Alice in Wonderland reviewed

Alice in Wonderland, the new film from director Tim Burton has been highly anticipated by his fans, as well as lovers of fantasy cinema, since the project was first announced back in 2007. Expectations were high not only because of the knowledge that Burton would be applying his typically eccentric visual style to an already offbeat universe created by novelist Lewis Carroll, but also because Alice was to see the visionary director working under the Disney banner. Disney remains, of course, an iconic name when it comes to the production of premium family film entertainment. Unfortunately though, Alice in Wonderland – released just this last week – falls short of its potential. The film is a mixed bag, succeeding marvellously in some areas and failing to satisfy at all in others.

Let’s consider the good first.


Alice in Wonderland starts well, with a 19 year old Alice (Mia Wasikowska) having to contend with the bizarre social norms and expectations of Victorian England, as she is expected to marry a repulsive young lord to secure herself a financially stable future. The absurdity and artificiality of this world comes through strongly to Alice, and the audience, and it is in these few short scenes that the ridiculousness so central to Carroll’s books is conveyed. Even if it is apparent from the outset that this Alice in Wonderland will not be faithful to the original story, it is possible to forgive the changes in plot because the essence of the source material remains intact.

Once Alice falls down a rabbit hole and ends up in Wonderland, however, this essence evaporates. The expected, much loved characters are pretty much all there – the White Rabbit (voiced by Michael Sheen), Tweedledum and Tweedledee (Matt Lucas), the Mad Hatter (Johnny Depp) and the Cheshire Cat (voiced by Stephen Fry), among others – but the exasperating absurdity is gone. The inhabitants of Wonderland seem almost entirely compos mentis. Even the crazy tea party trio of the Mad Hatter, March Hare and Dormouse are mostly faking their insanity as opposed to being genuinely unhinged.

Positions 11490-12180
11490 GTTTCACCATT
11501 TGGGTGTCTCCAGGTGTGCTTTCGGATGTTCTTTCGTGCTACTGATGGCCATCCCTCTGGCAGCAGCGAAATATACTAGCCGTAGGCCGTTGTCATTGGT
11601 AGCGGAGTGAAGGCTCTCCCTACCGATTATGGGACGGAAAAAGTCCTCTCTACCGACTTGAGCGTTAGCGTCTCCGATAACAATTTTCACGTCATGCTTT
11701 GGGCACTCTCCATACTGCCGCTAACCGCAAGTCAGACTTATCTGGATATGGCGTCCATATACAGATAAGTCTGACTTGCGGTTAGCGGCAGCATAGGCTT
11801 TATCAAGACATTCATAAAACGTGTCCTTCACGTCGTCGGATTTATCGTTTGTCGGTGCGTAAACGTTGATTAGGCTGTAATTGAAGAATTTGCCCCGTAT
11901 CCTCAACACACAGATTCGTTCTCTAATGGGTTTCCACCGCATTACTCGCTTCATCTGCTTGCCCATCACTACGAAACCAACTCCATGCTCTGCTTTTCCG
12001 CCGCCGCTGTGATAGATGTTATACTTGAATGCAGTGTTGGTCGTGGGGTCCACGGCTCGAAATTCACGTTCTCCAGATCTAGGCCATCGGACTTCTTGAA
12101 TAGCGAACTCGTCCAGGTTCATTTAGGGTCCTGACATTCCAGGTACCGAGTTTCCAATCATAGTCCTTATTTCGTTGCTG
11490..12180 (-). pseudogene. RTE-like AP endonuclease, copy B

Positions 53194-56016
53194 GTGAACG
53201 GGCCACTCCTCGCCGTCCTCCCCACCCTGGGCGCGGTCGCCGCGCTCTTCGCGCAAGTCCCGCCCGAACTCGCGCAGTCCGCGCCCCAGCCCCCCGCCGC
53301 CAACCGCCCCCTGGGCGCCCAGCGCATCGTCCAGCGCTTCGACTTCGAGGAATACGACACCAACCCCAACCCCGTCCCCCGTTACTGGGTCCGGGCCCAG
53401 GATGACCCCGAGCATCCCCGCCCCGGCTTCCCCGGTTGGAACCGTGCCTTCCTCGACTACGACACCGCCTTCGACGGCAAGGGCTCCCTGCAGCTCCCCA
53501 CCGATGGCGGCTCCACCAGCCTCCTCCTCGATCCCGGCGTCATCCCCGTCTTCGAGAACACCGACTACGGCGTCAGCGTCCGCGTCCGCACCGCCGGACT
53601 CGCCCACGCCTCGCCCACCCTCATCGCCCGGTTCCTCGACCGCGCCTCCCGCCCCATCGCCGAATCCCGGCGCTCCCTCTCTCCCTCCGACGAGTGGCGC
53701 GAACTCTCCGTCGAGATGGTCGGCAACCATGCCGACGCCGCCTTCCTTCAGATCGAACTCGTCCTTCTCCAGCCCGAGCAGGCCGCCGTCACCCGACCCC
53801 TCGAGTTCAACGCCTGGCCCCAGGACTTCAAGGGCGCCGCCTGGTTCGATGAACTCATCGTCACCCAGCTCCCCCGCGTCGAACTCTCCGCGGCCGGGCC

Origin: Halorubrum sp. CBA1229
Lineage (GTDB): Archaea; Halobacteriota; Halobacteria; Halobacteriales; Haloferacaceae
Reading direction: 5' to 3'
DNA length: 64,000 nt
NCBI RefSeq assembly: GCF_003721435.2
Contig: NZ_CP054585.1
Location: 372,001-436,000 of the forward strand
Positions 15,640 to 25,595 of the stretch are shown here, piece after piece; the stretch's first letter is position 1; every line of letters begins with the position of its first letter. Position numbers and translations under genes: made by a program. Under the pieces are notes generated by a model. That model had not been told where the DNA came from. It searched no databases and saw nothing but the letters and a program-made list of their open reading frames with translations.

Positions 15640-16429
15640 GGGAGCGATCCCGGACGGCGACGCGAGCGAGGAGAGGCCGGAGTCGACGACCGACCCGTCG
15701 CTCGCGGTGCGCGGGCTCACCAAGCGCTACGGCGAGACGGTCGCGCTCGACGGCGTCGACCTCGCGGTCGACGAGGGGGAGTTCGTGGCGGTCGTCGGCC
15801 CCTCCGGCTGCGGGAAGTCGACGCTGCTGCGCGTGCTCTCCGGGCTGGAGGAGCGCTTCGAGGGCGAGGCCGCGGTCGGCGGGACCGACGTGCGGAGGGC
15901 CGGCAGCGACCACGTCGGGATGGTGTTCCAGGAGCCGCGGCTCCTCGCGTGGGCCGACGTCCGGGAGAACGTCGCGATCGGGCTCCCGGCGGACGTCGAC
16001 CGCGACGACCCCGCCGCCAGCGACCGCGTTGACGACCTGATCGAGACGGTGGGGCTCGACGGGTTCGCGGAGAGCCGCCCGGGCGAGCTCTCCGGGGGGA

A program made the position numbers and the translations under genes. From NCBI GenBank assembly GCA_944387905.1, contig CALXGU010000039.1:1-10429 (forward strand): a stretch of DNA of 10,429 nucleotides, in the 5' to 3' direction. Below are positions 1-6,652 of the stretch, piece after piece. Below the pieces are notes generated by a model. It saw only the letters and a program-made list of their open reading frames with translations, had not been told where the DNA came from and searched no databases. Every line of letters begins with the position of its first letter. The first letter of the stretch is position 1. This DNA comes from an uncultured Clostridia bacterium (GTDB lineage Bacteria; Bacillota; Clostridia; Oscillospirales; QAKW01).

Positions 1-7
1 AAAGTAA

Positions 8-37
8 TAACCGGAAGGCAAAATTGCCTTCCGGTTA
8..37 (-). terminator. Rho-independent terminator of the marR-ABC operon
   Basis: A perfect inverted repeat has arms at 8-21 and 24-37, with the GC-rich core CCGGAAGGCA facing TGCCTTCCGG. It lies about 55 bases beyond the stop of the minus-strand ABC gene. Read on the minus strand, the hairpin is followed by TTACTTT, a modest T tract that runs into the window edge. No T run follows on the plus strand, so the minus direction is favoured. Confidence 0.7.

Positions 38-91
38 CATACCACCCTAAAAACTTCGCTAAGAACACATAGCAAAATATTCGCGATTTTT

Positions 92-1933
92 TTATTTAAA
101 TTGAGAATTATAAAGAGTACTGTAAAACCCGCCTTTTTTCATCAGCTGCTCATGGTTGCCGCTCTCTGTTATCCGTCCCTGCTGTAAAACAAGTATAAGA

The result is that Alice in Wonderland starts feeling very much like a clone of C.S. Lewis’s Narnia Chronicles, as opposed to stemming from the work of Lewis Carroll. Burton’s Alice in Wonderland is in fact strongly reminiscent of The Lion, the Witch and the Wardrobe, with Wonderland (renamed Underland for some strange reason) changed into a subdued, fear paralysed world under the control of the bulbous headed Red Queen (Helena Bonham Carter) – who frequently dispatches a death squad to capture her detractors and bring them back to her palace for beheading. Many of the talking animals and other creatures of Wonderland have formed themselves into an underground resistance, waiting for the day when, according to prophesy, Alice will return as a saviour to liberate them from the Red Queen.


Frankly it seems strange, and quite disappointing, to take something as idiosyncratic as Carroll’s Alice in Wonderland and Through the Looking Glass, and bash and chip away at all the elements until they fit another easily identifiable, and very overused, fantasy formula. There are a few brief flashbacks to Alice’s original visit to Wonderland in the movie and you can’t help but wish the filmmakers had made a more faithful adaptation of the original text, utilising the same visual styling that they employ here.

The visual styling of the world and the character design are in fact the two major selling points of Tim Burton’s Alice in Wonderland. Although the actors who get to show their real faces in the film turn in solid and appropriately quirky performances, it’s the CGI creatures who steal the show. Particular standouts include the Cheshire Cat, the grumpy, octogenarian-looking Caterpillar (voiced by Alan Rickman) and the absolutely fantastic Jabberwocky, who briefly gets to speak with the always imposing voice of Christopher Lee. Frankly, many of these characters don’t have nearly enough screen time to fully appreciate them.


In terms of character design in general, there are several gratifying parallels between the denizens of Wonderland and the people Alice knows in 19th Century England. So the Knave of Hearts (Crispin Glover) is as lecherous as Alice’s brother-in-law, while Alice’s imagination-bankrupt, ginger-haired suitor has a counterpart in the form of the similarly ginger, but emotionally unrestrained Mad Hatter, who curiously is portrayed as a kind of love interest for Alice.